The clock radio in the room—the only thing in the room, other than our beds—was on, a piece of hand-me-down technology donated to the home from a Goodwill center. One of the other girls hadn’t bothered turning it off when the alarm sounded. I listened halfheartedly as the news droned on about the state of the economy, the protests in the cities and countryside, the overworked police trying to keep up with crime, the evacuations in Miami and New Orleans.
Then it switched. Some hour-long special began, talking about a boy named Hideo Tanaka. He was fourteen years old then, still brand-new to the spotlight. As the program went on, I started to pay attention.
“Remember the world right before smartphones?” the announcer was saying. “When we were teetering on the brink of a huge shift, when the technology was almost but not quite there, and it took one revolutionary device to push us all over the edge? Well, last year, a thirteen-year-old boy named Hideo Tanaka pushed us over a new edge.
“He did it by inventing a thin, wireless pair of glasses with metal arms and retractable earphones. Make no mistake. They’re nothing like the goggles we’ve seen before, the ones that looked like giant bricks strapped to your face. No, these ultra-slim glasses are called the NeuroLink, and you wear them as easily as any pair of regular glasses. We have the latest pair in the studio here”—he paused to put them on—“and we promise, it’s the most sensational thing we’ve ever tried.”
The NeuroLink. I’d heard it mentioned in the news before. Now I listened as the radio program laid it out for me.
For a long time, in order to create a realistic virtual reality environment, you had to render as detailed a world as possible. This required a lot of money and effort. But no matter how good the effects became, you could still tell—if you looked hard enough—that it wasn’t real. There are a thousand little movements on a human face every second, a thousand different quivers of a leaf on a tree, a million tiny things the real world has that the virtual world doesn’t. Your mind knows this unconsciously—so something will look off, even if you can’t quite put your finger on it.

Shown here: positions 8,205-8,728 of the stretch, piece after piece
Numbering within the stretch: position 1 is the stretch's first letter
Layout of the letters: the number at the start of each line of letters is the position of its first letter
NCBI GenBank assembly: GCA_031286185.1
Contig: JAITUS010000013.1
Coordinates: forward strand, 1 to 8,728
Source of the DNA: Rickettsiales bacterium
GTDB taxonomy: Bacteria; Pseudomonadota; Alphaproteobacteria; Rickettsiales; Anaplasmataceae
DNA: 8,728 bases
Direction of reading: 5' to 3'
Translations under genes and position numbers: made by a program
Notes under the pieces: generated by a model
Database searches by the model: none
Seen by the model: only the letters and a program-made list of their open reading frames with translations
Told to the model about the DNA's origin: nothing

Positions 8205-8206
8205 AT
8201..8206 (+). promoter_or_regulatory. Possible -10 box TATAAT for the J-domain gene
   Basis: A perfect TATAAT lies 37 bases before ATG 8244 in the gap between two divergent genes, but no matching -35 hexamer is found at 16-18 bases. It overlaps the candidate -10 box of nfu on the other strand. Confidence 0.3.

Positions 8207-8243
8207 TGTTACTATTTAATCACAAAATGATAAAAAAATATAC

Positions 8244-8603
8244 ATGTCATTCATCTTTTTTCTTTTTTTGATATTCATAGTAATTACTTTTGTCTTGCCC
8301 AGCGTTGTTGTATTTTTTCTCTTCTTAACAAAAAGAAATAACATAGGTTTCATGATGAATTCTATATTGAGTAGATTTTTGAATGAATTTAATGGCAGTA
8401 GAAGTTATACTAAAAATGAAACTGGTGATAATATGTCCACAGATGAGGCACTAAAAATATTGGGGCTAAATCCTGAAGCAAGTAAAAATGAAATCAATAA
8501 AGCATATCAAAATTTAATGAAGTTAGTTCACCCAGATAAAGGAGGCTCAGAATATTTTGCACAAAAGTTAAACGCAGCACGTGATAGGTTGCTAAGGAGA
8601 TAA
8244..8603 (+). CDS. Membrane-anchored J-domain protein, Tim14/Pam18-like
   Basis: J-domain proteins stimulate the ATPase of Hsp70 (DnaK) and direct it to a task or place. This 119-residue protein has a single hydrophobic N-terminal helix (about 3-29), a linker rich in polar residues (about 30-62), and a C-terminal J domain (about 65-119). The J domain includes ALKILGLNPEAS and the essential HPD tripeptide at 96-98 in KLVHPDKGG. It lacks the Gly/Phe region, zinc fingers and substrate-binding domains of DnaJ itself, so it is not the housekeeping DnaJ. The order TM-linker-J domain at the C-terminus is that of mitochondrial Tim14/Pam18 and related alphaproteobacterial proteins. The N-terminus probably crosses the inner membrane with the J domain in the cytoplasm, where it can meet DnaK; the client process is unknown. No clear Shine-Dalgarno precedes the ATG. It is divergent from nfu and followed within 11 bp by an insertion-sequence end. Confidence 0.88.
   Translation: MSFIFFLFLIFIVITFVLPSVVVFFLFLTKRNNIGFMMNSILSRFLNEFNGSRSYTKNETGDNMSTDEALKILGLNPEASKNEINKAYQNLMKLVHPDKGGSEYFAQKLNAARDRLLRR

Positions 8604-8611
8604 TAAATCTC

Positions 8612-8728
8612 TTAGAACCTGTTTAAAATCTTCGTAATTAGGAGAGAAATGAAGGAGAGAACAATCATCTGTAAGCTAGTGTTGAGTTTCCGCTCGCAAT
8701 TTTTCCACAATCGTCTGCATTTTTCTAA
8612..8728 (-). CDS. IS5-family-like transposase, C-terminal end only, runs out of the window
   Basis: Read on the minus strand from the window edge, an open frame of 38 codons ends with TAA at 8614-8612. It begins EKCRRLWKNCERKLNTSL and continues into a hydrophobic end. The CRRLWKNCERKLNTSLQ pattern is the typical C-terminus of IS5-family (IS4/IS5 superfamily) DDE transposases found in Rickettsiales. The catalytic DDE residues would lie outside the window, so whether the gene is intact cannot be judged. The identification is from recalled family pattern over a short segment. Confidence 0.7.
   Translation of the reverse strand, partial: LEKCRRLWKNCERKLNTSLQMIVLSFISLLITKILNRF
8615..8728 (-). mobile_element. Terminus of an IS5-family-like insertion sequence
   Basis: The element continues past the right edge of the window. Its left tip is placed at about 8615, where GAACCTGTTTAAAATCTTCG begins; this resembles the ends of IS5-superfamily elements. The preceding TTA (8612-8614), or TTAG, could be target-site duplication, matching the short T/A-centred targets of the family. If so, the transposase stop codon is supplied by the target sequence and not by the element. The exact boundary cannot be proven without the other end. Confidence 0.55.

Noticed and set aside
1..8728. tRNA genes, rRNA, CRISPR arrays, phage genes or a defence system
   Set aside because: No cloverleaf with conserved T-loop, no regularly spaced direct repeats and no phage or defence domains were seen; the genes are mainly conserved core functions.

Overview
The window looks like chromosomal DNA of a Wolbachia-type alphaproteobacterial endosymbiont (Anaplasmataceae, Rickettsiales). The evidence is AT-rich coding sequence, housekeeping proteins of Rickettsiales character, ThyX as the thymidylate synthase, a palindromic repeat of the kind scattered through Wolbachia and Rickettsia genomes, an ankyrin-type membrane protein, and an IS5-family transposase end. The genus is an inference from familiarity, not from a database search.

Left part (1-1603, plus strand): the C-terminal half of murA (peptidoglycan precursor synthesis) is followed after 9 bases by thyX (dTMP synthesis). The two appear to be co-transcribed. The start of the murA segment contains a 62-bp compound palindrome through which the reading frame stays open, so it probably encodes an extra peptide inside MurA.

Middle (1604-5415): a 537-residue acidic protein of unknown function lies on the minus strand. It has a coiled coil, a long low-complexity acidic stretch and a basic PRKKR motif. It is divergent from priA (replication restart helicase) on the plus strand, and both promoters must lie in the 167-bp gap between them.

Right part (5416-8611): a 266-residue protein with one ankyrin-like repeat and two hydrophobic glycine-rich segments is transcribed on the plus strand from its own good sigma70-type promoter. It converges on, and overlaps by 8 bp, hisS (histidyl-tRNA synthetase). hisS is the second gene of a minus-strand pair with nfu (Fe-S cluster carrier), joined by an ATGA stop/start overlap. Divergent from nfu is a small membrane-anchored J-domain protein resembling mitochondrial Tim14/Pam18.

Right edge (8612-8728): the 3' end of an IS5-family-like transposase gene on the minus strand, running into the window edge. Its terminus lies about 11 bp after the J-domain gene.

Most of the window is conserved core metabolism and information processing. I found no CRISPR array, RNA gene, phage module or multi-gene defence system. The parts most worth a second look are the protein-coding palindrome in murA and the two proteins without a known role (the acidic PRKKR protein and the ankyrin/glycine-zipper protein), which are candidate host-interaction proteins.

So Hideo Tanaka thought of an easier solution. In order to create a flawlessly real world, you don’t need to draw the most detailed, most realistic 3-D scene ever.
You just need to fool the audience into thinking it’s real.
And guess what can do that the best? Your own brain.
When you have a dream, no matter how crazy it is, you believe it’s real. Like, full-on surround sound, high definition, 360-degree special effects. And none of it is anything you’re actually seeing. Your brain is creating an entire reality for you, without needing any piece of technology.
So Hideo created the best brain–computer interface ever built. A pair of sleek glasses. The NeuroLink.
When you wore it, it helped your brain render virtual worlds that looked and sounded indistinguishable from reality. Imagine walking around in that world—interacting, playing, talking. Imagine wandering through the most realistic virtual Paris ever, or lounging in a full simulation of Hawaii’s beaches. Imagine flying through a fantasy world of dragons and elves. Anything.